The idea to make a dollhouse for the Pocket Spirits has been percolating in my mind for a couple months, and with Christmas now a sweet memory, there was time to see if the idea could become a reality. I love dollhouses, but hammers and nails are not my strong suit. Making a dollhouse from simple squares really appealed to me, and here are the results.
Roof and ceiling squares
All of the squares for the Pocket Cottage came from the book "200 Crochet Blocks." I love this book, and had to resort to buying it instead of borrowing it constantly from the library. Lots of great blocks, lots of great color combinations.
These squares worked up to be nine inches, and it took 12 of these, plus two 9x4 rectangles and two 4x4 squares to make the dollhouse. I used Red Heart Super Saver yarn and a G hook.
floor and sleeping loft
Carboard is used to make the structure rigid. Cut the cardboard after the blocks are crocheted and blocked (yes, blocked! just dampen your crochet and lay it out on bath towels, squared up nicely so all the blocks are the same size). I covered my cardboard pieces with fabric so the carboard wouldn't show.
stitching the pieces with carboard in between
Stitch the walls, floor, roof, and loft by holding two squares wrong side together and single crochet around two side. Insert the carboard between the squares and finish crocheting the squares together, stretching your squares to fit around the cardboard.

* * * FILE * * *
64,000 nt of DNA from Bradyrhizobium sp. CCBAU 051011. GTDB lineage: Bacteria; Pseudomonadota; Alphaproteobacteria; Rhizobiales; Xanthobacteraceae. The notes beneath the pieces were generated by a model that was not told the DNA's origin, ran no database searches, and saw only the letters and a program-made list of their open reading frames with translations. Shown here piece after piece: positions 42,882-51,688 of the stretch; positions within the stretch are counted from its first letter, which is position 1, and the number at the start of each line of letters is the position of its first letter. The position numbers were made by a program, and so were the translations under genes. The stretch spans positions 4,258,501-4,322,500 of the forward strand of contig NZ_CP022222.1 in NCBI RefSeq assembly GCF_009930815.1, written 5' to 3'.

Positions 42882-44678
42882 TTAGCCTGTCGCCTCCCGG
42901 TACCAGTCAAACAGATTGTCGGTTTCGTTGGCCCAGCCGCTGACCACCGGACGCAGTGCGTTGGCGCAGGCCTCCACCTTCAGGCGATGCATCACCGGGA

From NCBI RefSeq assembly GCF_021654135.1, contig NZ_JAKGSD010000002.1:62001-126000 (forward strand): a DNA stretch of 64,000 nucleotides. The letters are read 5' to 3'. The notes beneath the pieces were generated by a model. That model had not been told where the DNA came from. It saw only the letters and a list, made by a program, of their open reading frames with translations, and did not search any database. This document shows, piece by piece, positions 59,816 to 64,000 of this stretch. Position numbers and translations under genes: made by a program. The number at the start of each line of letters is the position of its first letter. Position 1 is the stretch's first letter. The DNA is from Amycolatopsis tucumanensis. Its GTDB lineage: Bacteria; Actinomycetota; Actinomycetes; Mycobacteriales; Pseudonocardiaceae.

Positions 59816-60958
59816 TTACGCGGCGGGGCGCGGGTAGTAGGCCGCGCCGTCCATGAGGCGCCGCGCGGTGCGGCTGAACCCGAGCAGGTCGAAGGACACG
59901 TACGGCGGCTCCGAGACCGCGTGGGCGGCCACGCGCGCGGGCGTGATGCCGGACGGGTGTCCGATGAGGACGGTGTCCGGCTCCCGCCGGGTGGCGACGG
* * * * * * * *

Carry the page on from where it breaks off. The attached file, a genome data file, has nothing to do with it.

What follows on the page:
living room; time for tea :-)
When the pieces for the walls, floor, roof, and loft are complete, crochet the walls together with slip stitches; the top of the roof with single crochet and picots; the bottom of the wall to the floor and the top of the wall to the loft with slip stitches; and the roof to the walls also with slip stitches. Crochet the roof apex pieces to the top front and back of the roof.
Sleeping loft; bedtime with Bearable :-)
When the structure is complete, give it a finished look by slip stitching around the front and back opening of the dollhouse. If you like, crochet a fancy trim in the back loops of the slip stitches to mimic gingerbread trim along the roof line and also along the side edges of the roof.
Side view with gingerbread trim
Pretty simple! The most difficult part of this is some awkward stitching when stitching the rigid pieces together. A more comprehensive picture tutorial is available here:
Cute, inexpensive, and made with your own hands :-)
Home Sweet Home for the Pocket Spirits!